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Export of fish oil, meal a threat to millions in Africa: Greenpeace

The environmental group estimated that fish represents 70% of the animal protein intake of people in Senegal and 50% in Gambia.

A woman walks past a fish merchant at the Banjul market in Gambia. Picture: AFP.

DAKAR - Environmental group Greenpeace says the export of tonnes of fish oil and fish meal from Africa to China and Europe poses a serious danger to the diets of millions of Africans.

The group said it had identified 50 factories producing fish oil and meal, mainly in Mauritania but also in other West African nations such as Senegal and The Gambia.

"Hundreds of thousands of tonnes of fish are made into meal or oil for export, to the detriment of about 40 million African men and women," said Ibrahima Cisse of Greenpeace Africa's oceans protection campaign.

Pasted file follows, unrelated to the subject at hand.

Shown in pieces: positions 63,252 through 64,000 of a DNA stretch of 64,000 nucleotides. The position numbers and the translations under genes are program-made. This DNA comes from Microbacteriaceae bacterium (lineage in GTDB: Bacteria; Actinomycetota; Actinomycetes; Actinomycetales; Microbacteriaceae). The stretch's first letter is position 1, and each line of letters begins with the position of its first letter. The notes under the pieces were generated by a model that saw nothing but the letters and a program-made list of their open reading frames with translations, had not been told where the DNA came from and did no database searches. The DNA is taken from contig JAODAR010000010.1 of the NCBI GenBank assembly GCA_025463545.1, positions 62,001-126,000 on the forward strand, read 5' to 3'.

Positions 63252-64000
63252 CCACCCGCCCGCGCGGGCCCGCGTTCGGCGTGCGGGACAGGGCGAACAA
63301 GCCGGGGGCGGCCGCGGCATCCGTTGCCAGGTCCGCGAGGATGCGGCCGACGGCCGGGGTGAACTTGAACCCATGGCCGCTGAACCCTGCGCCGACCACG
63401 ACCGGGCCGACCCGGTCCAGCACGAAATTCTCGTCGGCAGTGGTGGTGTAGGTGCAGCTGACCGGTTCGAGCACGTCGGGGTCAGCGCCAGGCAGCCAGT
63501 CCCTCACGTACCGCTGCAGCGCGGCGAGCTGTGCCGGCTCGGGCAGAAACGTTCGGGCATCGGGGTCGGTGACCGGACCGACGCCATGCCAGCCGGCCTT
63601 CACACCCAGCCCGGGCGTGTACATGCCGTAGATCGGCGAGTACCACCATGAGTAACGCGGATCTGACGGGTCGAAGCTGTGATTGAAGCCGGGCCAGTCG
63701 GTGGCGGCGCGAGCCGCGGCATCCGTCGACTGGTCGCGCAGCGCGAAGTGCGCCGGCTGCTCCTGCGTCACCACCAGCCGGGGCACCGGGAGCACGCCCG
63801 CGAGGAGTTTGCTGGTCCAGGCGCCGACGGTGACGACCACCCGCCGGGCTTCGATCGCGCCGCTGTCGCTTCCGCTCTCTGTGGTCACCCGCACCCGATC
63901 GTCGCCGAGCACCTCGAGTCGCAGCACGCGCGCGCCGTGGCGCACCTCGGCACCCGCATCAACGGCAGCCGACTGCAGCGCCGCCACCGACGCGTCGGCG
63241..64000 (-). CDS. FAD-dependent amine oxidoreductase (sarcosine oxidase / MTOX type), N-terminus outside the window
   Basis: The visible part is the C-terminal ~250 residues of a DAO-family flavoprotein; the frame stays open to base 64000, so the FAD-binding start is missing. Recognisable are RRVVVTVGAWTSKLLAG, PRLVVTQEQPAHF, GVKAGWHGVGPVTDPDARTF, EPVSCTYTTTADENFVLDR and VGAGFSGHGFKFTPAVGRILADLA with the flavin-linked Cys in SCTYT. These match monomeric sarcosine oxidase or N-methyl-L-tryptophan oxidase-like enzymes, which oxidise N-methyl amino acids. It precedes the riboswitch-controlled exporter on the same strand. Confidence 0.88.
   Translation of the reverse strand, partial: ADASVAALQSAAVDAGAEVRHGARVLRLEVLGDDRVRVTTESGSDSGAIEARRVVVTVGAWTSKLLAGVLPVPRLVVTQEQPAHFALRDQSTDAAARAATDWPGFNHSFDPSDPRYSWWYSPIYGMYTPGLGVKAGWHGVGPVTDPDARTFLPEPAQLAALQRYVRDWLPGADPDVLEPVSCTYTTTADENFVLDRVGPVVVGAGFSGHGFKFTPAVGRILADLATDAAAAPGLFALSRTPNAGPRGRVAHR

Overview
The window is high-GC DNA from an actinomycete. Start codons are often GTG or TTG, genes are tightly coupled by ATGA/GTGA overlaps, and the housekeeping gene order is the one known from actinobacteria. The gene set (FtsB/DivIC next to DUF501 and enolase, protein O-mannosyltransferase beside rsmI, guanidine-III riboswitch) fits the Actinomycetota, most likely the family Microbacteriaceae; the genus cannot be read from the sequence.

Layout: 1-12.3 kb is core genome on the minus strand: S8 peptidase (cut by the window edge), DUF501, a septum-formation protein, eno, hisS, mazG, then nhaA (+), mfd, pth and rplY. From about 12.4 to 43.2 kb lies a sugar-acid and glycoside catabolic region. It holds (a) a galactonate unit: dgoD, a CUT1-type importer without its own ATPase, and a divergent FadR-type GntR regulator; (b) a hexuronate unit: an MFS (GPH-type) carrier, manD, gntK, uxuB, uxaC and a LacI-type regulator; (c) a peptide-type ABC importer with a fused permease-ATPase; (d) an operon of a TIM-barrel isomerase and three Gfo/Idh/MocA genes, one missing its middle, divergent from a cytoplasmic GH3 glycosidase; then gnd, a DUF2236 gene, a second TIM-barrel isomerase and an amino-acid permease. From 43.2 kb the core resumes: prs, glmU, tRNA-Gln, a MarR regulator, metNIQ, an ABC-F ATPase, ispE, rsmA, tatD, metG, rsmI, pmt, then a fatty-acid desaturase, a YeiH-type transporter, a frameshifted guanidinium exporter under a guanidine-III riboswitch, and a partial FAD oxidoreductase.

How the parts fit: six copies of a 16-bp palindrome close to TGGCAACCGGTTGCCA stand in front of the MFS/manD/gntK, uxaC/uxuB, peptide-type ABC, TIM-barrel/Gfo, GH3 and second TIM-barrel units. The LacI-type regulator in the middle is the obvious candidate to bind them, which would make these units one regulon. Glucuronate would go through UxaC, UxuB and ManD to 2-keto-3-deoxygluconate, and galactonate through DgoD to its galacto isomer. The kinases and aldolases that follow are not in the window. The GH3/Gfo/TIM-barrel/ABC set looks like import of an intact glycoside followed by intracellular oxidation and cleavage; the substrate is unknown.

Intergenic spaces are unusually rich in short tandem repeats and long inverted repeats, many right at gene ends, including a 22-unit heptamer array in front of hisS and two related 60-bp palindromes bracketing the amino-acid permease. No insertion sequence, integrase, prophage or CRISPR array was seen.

The fish products are used in feed for poultry, pigs and other farm animals.

"Africans must be put ahead of the interests of industrial farming," said Cisse.

Greenpeace called on West African governments "to put an end to the fish oil and meal industry, which is a real threat to the fish stocks in the region... essential to the food security of the local populations" - among the poorest in the world.

The environmental group estimated that fish represents 70% of the animal protein intake of people in Senegal and 50% in Gambia.

The main species threatened by the industry are small fish such as sardinella.

Last year, Mauritania exported "a major part" of its fish products to China, the European Union, Turkey and Vietnam, according to the report.

The fish oil and meal produced in Senegal goes to the EU and other African nations, while much of Gambia's exports go to the EU and Tunisia, according to Greenpeace.

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